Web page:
DNR Naturalist Scott Kudelka shows volunteers including Malie Meyer and Carter Gieseke how to tag a Monarch butterfly at Perch Lake County Park in August 2018.
Photo 1: Captain Chad Worthley's wife, Betsy, attaches the Command Shore Pin to her husband's uniform at a ceremony held on base at the Point Mugu Naval Air Base in Ventura County, California. The hardware on his chest includes a bronze star, Meritorious Service Medals, Joint Service Achievement Medals, two standard naval defense ribbons, and his rifle and pistol expert medal. (Submitted photo)
Photo 2: Captain Chad Worthley of Truman, second from right, was installed as Commander of NAVSOC at a Change of Command ceremony at Point Mugu, California. (Submitted photo)
BY KATE CROWLEY ROSENBERG
Truman High School graduate Captain Chad Worthley has been installed as Commander of the Naval Satellite Operations Center (NAVSOC) in California. Worthley, one of four sons of Kieth Worthley of Truman, is a highly decorated 23-year Navy veteran of multiple campaigns.
"It is a major command leadership tour, where I am in charge of all Navy satellite operations and roughly $5 Billion in equipment and facilities," Capt. Worthley said.
"Basically, we command and control all 14 of the Naval satellites," he said. "We do all of the operations for all of the control—all the updates. We have three ground sites across the planet with antennas that we communicate through these satellites for. They are basically all communications satellites for providing communication across the entire globe."
Those satellites are used for communications for the US Military, according to Capt. Worthley. "Probably our biggest user of these satellites is the US Army," he said, "but we control the actual satellites. So if they need to move one—say a war heats up somewhere else... we might move a couple over. That'll take a month or two months to do, because we have to do certain burns on them and let them drift over there."
The NAVSOC runs 40 to 50 operations per day, each lasting from a few seconds to several hours, the commander said. "It might be uploading an ephemerous table for other nearby satellites—the data files for what's close to them. Even some strange things like sun and earth and moon tables. We have to use the sun and moon data so the satellite doesn't get fooled. For instance, if the sun is behind the earth and the earth looks like it has a little bulge coming out of it when its actually the sun and the satellite—some of them are 25 years plus years old—can get fooled by that and think the earth is a little bit bigger than it is and end up pointing in the wrong direction."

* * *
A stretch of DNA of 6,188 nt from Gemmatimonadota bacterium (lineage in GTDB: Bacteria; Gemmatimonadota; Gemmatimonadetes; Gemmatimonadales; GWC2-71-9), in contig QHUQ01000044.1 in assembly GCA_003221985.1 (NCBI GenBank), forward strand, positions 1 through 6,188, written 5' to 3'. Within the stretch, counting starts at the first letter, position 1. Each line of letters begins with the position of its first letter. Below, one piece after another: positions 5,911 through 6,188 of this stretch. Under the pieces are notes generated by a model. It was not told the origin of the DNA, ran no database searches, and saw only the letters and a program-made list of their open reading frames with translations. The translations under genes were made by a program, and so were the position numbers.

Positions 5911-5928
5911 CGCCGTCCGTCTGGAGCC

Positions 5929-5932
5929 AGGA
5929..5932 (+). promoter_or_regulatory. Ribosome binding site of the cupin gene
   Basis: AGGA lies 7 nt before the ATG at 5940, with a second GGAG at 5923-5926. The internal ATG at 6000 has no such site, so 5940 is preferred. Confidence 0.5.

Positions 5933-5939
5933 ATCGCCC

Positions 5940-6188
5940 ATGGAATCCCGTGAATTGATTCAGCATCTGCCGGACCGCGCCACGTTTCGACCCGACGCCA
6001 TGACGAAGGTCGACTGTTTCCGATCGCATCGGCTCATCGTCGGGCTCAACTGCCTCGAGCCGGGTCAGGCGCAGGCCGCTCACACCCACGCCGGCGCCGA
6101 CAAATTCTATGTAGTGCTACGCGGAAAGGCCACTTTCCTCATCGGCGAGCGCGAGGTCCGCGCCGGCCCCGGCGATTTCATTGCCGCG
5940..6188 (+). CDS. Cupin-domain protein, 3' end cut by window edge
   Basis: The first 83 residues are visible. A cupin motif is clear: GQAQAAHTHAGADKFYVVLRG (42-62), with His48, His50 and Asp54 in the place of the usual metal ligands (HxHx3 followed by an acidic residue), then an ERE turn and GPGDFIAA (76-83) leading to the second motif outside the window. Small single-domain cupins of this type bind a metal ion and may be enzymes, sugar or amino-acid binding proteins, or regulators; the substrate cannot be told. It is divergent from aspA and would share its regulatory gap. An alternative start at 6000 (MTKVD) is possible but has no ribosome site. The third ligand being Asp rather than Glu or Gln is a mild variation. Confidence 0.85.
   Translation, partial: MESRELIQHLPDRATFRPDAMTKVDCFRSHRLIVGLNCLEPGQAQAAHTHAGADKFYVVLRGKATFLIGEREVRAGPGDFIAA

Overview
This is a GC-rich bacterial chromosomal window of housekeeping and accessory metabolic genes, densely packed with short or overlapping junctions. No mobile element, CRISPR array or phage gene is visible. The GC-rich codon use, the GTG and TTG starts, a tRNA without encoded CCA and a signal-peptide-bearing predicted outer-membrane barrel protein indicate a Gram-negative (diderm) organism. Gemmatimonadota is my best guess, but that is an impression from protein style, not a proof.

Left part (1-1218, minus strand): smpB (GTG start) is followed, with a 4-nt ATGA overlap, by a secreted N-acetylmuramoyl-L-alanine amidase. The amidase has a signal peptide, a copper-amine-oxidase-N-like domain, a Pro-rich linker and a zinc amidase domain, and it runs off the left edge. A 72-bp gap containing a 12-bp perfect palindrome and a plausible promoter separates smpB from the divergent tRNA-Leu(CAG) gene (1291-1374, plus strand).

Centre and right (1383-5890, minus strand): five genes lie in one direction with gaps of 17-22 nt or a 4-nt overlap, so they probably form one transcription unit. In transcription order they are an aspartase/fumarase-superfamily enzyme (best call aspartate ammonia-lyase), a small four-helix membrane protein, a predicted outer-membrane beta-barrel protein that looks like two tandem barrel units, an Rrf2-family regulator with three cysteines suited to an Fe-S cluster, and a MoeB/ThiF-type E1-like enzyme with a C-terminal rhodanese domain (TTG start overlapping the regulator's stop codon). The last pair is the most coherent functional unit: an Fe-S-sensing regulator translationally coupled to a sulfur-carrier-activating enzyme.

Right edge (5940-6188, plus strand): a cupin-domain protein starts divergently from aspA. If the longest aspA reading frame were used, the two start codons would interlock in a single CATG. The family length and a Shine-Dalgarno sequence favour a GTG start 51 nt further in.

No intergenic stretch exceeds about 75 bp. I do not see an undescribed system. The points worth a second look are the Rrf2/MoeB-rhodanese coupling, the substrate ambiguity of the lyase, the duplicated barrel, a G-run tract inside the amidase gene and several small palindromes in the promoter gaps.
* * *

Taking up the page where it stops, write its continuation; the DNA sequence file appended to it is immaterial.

Capt. Worthley has had numerous commands, and has the hardware on his dress uniform to prove it.
"You have a lot of weight hanging off that left shoulder," said Kieth to his son during a joint phone interview with the Tribune. "One of those looks suspiciously like a Bronze Star."
"I got that from my tour in Afghanistan," the captain answered.
"Most of the top row would be from leadership stuff, other than the bronze star which is basically for leadership role in a combat operations." Captain Worthley said.
"The next one is what's called a Defense Meritorious Service Medal," he said. "I actually have two of those. They are the equivalent of bronze star but not in combat operations. I got both from the NRO—leading teams at the National Reconnaissance Office. And those start with the word Defense because they're a joint tour meaning they cross all services and components. That was working with the Airforce, CIA. It's a cross. It's outside of Navy.
"The next one is the same thing. It's called a Meritorious Service medal—it gets rid of the word defense in front because it's just in your own service," Capt. Worthley said. "That was for me working down at the Pacific Fleet and everything I did down there for them in Hawaii. That was all Navy specific.
"And then the next (row of medals) would be all the Air medals I've got," he said. Captain Worthley spent his first 12 years with the Navy as a pilot flying the F/A-18 Hornet deploying on aircraft carriers. "One has a number three on it and each number signifies 20 aerial combat operations."
"The other ones are as you grow up in rank, there is an equivalent reward. Each step, of the way Navy Commendation medal, there's a few of those, a joint service achievement medal from deploying down to Pensacola during the Katrina hurricane episode. I was basically flying airplanes and helicopters going in—picking people up off of rooftops."
The next row of medals is what the captain described as unit medals which are given out to all members present during a mission whether they directly participated or not.
"One was kind of unique. I was on the Abraham Lincoln when a plane went down off the coast of California back in '99 or 2000. It's actually a Coast Guard ribbon, because the carrier went over there and was used as a platform for all the helicopters going to and from trying to get survivors," he said. "I happened to be on the ship."
He also has a couple of Standard Defense Service ribbons. Both from the Kuwait and Afghan campaigns. He actively participated in the Afghanistan campaigns, but was in the US Naval Academy in Annapolis, MD during the Kuwait campaign.
Worthley served as a Captain with the US Navy Pacific Fleet Headquarters from 2015 until this year. He spent three years with the Operations Integration Office, was Commanding Officer of the Provincial Reconstruction Team in Paktika Province, Afghanistan, and two and a half years as EUCOM and AFRICOM Branch Chief with the SPAWAR Space Field Activity. He received both his Bachelors and Masters degrees in Computer Science, the latter from the University of Baltimore.
"I think he was officer material the day he was born," said Kieth Worthley, who explained that Chad used to pay his brothers Wayne, Todd and Marc, to do his chores so he could go fishing. Marc spent six years in the Navy and is now in the Naval Reserve. Todd, also a veteran of the Navy and a current hard line telephone electronics professional, learned his electronics skills in the Navy. Wayne did not serve. "He went to the Peace Corps," Kieth said.